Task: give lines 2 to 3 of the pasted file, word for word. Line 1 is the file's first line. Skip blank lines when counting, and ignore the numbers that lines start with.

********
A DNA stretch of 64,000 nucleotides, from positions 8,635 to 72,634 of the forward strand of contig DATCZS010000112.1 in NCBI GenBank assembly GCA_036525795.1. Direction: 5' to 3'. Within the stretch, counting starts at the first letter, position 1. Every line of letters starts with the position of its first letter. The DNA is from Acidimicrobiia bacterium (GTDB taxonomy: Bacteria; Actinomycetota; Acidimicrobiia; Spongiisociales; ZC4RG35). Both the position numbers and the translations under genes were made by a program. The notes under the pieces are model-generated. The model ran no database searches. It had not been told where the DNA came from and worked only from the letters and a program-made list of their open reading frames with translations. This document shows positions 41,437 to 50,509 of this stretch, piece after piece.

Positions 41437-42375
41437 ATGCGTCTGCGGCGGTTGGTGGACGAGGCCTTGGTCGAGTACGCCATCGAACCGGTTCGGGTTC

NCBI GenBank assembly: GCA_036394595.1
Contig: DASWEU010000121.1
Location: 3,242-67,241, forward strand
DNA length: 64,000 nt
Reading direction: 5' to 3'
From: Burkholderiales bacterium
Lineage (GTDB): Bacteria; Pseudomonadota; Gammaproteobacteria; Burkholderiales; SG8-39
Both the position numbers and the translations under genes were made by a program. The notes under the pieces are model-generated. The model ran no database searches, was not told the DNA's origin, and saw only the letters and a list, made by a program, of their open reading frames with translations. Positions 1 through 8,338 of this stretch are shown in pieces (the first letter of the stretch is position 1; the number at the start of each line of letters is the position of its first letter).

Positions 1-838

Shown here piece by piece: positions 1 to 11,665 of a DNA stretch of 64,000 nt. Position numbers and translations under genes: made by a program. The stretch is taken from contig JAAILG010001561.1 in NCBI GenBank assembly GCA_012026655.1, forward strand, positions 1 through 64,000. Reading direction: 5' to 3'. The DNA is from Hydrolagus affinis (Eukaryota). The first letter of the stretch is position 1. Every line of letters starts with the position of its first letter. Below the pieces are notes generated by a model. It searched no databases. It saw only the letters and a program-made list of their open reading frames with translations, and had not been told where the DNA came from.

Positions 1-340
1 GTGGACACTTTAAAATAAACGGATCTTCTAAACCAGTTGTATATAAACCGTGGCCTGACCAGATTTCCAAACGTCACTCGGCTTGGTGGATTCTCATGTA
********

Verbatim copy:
Positions 41437-42375
41437 ATGCGTCTGCGGCGGTTGGTGGACGAGGCCTTGGTCGAGTACGCCATCGAACCGGTTCGGGTTC